US-12 winds its way through the Nez Perce-Clearwater National Forests and along the banks of the Lochsa River in north-central Idaho, serving as a scenic gateway to a range of outdoor activities from bicycling to rafting.

This summer, recreationists will see lines of orange barrels as the Idaho Transportation Department oversees the construction of $17 million in safety improvements.

Four projects to replace two bridges and repave 50 miles of the remote highway will likely delay the average traveler nearly two hours between Kamiah and the Idaho-Montana border. Given the impacts, project managers have strived from the beginning to be responsive to community concerns and to look at the corridor in its context.

As the project manager for three of the four projects, Janet Zarate has been at the forefront of brainstorming strategies to minimize effects where possible. With the help of her supervisor Joe Schacher, they’ve initiated an innovative partnership between contractors, a rafting company and ITD.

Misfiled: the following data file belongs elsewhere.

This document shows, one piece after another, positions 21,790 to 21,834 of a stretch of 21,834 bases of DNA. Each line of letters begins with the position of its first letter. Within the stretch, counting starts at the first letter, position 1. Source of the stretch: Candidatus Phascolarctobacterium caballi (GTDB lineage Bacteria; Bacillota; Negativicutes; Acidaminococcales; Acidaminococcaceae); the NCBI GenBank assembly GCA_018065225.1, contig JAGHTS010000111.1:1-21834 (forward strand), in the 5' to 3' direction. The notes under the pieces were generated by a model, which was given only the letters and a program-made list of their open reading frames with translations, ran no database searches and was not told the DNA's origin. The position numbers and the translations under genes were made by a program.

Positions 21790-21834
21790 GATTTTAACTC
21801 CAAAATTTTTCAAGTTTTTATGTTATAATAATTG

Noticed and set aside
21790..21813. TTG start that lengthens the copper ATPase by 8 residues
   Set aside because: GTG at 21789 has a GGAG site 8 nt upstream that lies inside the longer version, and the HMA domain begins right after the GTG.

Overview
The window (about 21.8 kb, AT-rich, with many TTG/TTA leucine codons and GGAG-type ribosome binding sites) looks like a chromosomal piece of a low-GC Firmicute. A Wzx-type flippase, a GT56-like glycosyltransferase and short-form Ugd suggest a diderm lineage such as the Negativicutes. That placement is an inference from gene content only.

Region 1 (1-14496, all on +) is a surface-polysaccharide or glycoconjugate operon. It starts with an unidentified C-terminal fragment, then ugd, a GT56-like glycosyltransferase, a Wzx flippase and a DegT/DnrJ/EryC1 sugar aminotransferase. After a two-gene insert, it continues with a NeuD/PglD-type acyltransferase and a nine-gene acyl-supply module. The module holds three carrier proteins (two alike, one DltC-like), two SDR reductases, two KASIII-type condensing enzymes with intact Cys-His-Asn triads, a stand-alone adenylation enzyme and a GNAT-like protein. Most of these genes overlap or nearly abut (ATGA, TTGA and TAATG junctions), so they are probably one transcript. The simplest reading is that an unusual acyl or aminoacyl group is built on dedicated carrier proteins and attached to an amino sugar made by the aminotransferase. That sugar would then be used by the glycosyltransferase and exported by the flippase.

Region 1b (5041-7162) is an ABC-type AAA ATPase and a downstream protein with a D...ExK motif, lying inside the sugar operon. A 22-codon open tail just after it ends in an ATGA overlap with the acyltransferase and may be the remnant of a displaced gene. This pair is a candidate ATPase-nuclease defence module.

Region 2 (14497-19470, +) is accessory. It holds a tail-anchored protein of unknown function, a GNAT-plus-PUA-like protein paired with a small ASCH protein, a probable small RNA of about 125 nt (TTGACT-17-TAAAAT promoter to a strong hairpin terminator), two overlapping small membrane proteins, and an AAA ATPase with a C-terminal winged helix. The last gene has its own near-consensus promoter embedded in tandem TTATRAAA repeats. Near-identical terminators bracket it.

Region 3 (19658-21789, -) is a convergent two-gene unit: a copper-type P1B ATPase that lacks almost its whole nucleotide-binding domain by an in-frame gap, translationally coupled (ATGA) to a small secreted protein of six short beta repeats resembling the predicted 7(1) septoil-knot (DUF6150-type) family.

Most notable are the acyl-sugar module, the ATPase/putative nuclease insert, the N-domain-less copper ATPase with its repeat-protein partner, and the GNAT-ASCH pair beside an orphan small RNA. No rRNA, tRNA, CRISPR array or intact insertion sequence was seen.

“This route is very popular among cyclists,” Zarate said. “It was important throughout the process to consider our impacts on this group, and by thinking outside of the box, I think we’ve found a way to do that.”

Zarate and Schacher worked with Knife River, the contractor of the paving operations, to come up with some creative ideas to mitigate construction impacts to this particular group.

With paving work underway, cyclists would be faced with long work zones and a highway crowded with drivers anxious to get on their way. Knife River suggested using school buses to load these two-wheeled travelers with their equipment, but Schacher posed a different solution: offer a daytime biker shuttle, operated by a local rafting company, to give them a respite by transporting them safely through the work zone.